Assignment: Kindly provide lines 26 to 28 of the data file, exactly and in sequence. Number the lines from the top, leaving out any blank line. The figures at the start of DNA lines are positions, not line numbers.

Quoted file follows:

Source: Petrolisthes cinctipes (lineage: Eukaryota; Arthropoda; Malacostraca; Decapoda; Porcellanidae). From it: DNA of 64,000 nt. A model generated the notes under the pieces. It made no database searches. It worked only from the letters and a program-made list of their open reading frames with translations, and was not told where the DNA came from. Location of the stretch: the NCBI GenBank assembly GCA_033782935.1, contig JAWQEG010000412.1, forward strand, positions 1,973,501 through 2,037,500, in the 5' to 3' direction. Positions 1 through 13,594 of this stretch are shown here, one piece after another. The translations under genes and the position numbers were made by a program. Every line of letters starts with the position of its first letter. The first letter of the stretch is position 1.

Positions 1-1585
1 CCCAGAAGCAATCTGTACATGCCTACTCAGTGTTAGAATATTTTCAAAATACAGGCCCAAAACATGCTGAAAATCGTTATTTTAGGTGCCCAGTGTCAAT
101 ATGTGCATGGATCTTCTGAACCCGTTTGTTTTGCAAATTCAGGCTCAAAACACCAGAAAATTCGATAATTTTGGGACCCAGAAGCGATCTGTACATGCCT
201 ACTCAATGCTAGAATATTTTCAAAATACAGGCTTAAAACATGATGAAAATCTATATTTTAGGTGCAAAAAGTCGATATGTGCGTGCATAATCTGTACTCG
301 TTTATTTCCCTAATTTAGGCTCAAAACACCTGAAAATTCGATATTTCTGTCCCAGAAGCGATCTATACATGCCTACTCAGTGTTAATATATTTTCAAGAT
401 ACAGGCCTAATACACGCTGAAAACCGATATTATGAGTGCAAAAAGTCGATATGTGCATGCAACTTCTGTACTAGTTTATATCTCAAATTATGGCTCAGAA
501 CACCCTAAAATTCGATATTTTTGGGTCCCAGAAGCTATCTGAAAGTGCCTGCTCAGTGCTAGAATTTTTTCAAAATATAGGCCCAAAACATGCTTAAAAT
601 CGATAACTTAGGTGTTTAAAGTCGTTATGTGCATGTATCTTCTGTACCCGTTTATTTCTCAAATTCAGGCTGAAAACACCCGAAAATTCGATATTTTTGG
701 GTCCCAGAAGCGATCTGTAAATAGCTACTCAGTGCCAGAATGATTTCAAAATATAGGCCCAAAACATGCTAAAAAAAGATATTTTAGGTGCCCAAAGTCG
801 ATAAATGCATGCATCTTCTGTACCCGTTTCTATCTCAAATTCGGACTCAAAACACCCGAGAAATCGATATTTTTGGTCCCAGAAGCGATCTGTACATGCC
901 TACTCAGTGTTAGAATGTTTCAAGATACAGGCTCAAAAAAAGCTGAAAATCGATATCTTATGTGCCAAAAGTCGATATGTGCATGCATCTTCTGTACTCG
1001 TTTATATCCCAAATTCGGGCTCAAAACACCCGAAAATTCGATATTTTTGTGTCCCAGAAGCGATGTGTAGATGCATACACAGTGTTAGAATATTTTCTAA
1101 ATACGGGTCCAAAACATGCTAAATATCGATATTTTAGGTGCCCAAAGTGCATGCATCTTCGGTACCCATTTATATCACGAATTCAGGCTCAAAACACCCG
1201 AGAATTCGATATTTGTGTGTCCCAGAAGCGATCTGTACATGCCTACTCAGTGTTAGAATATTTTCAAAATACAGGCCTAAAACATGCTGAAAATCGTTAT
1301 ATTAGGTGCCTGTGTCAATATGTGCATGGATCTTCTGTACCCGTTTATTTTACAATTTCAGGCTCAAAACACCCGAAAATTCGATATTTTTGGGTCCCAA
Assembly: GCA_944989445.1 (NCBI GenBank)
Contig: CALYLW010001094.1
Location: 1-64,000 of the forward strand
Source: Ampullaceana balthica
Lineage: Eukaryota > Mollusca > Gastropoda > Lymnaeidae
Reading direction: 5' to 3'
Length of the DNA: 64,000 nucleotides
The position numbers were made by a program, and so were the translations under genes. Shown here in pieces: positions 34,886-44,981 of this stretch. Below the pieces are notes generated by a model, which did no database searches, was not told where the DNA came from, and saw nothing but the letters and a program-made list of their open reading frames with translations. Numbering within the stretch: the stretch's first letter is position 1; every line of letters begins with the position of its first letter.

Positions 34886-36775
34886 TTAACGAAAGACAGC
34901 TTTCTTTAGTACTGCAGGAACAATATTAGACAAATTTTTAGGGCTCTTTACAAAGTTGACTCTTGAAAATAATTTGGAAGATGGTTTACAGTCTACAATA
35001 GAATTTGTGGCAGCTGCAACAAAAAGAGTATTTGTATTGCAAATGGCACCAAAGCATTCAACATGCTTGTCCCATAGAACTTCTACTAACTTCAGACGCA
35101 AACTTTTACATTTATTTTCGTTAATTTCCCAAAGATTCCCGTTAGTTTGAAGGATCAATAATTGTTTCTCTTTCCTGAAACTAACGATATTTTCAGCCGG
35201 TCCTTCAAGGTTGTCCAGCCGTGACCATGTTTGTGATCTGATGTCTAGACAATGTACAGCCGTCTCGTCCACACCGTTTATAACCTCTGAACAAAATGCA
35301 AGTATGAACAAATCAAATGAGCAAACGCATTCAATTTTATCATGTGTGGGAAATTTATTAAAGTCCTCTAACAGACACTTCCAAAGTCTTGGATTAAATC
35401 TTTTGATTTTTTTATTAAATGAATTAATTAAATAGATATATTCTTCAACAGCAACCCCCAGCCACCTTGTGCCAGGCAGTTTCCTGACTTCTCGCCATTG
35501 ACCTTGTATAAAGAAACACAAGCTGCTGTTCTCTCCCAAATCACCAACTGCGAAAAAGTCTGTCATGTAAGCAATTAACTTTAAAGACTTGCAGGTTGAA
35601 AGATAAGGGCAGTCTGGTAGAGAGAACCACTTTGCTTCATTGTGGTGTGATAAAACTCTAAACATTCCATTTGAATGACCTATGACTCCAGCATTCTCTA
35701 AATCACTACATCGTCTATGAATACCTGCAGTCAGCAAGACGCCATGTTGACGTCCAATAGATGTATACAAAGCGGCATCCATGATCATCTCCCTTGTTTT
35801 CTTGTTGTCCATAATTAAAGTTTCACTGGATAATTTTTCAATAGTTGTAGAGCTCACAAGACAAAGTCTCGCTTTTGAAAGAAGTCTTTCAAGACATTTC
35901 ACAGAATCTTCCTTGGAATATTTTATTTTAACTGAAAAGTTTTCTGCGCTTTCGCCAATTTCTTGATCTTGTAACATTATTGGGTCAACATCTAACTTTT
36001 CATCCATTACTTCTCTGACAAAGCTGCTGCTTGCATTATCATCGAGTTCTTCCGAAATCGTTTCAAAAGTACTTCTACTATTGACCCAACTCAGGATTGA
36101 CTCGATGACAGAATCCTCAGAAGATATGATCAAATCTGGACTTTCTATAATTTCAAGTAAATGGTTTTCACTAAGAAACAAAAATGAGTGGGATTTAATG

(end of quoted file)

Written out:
34886 TTAACGAAAGACAGC
34901 TTTCTTTAGTACTGCAGGAACAATATTAGACAAATTTTTAGGGCTCTTTACAAAGTTGACTCTTGAAAATAATTTGGAAGATGGTTTACAGTCTACAATA
35001 GAATTTGTGGCAGCTGCAACAAAAAGAGTATTTGTATTGCAAATGGCACCAAAGCATTCAACATGCTTGTCCCATAGAACTTCTACTAACTTCAGACGCA